CORONAVIRUS/People returning from India say Taiwan is a safer place amid pandemic

05/05/2020 06:18 PM
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At the Delhi airport Monday.
At the Delhi airport Monday.

Taipei, May 5 (CNA) Some of the 129 passengers who returned to Taiwan on a special chartered flight from India on Tuesday said they had made that choice for safety reasons amid the COVID-19 coronavirus pandemic.

The 114 returning Taiwanese citizens, and 15 foreign nationals were placed in quarantine at two locations after they arrived at Taiwan Taoyuan International Airport on a special China Airlines (CAL) flight from Delhi at 2:50 a.m. Tuesday.

Some of them had been waiting a month for a chance to return to Taiwan, according to a member of the Taiwan Chamber of Commerce in Bangladesh, one of 28 passengers who traveled by chartered flight from Bangladesh to Delhi to catch the CAL flight home.

Also on the CAL flight was Shail Shakunt of India, whose Taiwanese wife and newborn twins are in Taiwan.

Shakunt said he had traveled 23 hours from the state of Gujarat to Delhi and that Taiwan's representative office in India had issued him a visa so he could return to his wife and children.

Shail Shakunt at the Delhi airport.
Shail Shakunt at the Delhi airport.

Meanwhile, Indian businessman Prabhat Ranjan told CNA at the Delhi airport on Monday that he brought his Taiwanese wife and their son to take the CAL flight to Taiwan, a place he said is safer because of its effective control of the COVID-19 disease.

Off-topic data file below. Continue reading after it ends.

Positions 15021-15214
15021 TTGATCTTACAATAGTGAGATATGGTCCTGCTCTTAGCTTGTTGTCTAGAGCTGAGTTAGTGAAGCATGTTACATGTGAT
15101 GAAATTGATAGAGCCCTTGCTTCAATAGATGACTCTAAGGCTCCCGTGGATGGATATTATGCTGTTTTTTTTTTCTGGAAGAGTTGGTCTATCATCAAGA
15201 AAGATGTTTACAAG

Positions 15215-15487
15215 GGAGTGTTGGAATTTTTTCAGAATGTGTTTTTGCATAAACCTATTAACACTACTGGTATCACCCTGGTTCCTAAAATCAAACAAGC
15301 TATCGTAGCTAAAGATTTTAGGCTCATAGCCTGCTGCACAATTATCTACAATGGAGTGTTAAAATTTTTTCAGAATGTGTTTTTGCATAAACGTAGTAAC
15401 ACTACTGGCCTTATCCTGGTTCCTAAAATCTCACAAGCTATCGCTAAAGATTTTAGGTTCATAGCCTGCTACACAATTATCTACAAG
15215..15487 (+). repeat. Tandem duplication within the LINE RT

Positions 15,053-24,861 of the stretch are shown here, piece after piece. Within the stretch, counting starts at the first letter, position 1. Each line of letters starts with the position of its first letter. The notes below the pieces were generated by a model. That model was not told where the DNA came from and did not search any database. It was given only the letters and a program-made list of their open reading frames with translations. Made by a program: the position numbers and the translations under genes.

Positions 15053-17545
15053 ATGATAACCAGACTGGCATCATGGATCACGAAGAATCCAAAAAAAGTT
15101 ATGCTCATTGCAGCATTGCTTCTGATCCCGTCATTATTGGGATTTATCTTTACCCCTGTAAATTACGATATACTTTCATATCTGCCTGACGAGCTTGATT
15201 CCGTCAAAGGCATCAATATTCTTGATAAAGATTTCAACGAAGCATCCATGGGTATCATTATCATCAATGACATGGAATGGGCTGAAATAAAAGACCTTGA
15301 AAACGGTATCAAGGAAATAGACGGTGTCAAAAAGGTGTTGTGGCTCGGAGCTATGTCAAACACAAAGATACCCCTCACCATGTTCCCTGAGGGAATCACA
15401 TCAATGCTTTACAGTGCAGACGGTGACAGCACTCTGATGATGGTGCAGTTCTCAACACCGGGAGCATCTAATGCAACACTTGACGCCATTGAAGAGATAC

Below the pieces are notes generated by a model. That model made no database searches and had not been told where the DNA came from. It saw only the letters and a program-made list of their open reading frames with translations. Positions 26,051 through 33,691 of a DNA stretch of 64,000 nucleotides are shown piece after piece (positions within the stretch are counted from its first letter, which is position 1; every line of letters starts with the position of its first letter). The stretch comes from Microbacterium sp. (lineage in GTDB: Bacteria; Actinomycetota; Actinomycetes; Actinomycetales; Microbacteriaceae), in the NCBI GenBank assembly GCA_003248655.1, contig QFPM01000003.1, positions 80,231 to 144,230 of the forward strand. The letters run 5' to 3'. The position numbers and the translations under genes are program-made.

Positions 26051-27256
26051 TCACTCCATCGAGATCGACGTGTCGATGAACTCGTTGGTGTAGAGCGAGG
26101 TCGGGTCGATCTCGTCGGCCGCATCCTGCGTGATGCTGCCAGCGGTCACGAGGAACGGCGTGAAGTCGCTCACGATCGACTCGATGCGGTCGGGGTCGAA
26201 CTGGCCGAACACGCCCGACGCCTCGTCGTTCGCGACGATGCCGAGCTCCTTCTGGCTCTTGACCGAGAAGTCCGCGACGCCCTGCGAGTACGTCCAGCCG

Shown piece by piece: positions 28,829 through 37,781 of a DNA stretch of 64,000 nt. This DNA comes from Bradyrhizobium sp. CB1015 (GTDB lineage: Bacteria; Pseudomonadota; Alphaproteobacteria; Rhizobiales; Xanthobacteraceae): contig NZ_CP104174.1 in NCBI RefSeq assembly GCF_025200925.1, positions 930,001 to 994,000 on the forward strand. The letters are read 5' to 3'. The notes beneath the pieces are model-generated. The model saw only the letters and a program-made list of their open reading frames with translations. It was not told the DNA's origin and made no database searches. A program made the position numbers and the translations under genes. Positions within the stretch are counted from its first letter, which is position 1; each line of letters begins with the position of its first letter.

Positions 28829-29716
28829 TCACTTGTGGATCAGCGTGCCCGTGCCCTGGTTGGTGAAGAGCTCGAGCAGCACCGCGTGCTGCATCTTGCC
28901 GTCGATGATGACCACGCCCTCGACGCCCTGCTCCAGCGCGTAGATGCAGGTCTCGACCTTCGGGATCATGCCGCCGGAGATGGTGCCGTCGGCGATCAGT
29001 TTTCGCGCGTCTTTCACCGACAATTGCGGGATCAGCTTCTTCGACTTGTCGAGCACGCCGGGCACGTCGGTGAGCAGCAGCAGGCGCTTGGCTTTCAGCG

Russian Dmitry Khuzami, who is a resident of Taiwan, said he had been stranded in India during a holiday because of the lockdown measures against COVID-19 and was happy to be returning to a safe place that has gained recognition around the world for its handling of the COVID-19 pandemic.

Among the Taiwanese passengers, four of them were forced to resign their jobs at a company in Gujarat so they could return home, according to one employee.

On Monday, Taiwan's representative to India Tien Chung-kwang (田中光) said in Delhi that some 60 Taiwanese nationals could not catch the CAL charter because they were unable to travel from other parts of the country to the capital.

Tien said his office will continue its efforts to help Taiwanese nationals in India and the Maldives to return home.

On April 29, some 30 Taiwanese nationals who were stranded in India returned to Taiwan via South Korea, after taking a special South Korean flight from the sub-continent.

(By Charles Kang, Wu Jhe-hao and Kay Liu) enditem/pc

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